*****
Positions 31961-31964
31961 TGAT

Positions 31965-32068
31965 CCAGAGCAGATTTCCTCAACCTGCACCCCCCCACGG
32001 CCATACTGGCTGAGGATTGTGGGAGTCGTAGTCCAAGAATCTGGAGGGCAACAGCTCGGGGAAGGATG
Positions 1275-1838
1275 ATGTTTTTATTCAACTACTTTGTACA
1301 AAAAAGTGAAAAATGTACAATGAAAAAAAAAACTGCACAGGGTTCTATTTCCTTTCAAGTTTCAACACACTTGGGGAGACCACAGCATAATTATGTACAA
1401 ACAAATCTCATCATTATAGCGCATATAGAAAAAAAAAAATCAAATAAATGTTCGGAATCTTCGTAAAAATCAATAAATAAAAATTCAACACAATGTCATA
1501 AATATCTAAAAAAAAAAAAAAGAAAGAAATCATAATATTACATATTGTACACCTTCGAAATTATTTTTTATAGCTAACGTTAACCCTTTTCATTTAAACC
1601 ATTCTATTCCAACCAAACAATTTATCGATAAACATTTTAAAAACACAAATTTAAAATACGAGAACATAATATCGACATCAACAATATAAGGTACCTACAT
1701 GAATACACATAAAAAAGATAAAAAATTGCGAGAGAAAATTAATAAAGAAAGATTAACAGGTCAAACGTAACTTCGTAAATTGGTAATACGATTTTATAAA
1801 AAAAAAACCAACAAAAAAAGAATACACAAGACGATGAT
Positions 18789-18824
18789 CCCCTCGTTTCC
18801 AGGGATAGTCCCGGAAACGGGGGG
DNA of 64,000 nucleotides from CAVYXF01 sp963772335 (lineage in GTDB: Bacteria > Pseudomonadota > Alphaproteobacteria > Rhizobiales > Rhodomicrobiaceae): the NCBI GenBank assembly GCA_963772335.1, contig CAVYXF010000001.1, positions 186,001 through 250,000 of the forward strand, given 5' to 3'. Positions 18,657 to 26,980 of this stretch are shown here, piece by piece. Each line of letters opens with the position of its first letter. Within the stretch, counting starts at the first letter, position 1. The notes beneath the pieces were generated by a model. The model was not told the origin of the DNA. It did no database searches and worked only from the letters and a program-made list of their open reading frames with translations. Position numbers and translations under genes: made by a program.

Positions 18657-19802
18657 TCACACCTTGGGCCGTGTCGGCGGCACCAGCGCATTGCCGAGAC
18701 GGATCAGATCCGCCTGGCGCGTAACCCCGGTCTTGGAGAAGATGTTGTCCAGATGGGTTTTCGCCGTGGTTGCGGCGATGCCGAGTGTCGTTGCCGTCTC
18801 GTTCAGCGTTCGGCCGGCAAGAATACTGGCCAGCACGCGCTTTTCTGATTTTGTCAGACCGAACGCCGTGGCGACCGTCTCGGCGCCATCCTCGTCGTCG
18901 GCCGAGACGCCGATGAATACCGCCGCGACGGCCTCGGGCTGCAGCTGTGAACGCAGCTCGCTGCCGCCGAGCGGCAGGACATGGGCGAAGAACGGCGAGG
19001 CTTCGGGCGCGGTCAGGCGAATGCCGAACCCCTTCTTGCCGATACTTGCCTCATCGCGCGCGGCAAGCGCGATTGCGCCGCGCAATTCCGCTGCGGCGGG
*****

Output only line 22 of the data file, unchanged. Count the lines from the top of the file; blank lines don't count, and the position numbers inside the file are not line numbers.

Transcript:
18901 GCCGAGACGCCGATGAATACCGCCGCGACGGCCTCGGGCTGCAGCTGTGAACGCAGCTCGCTGCCGCCGAGCGGCAGGACATGGGCGAAGAACGGCGAGG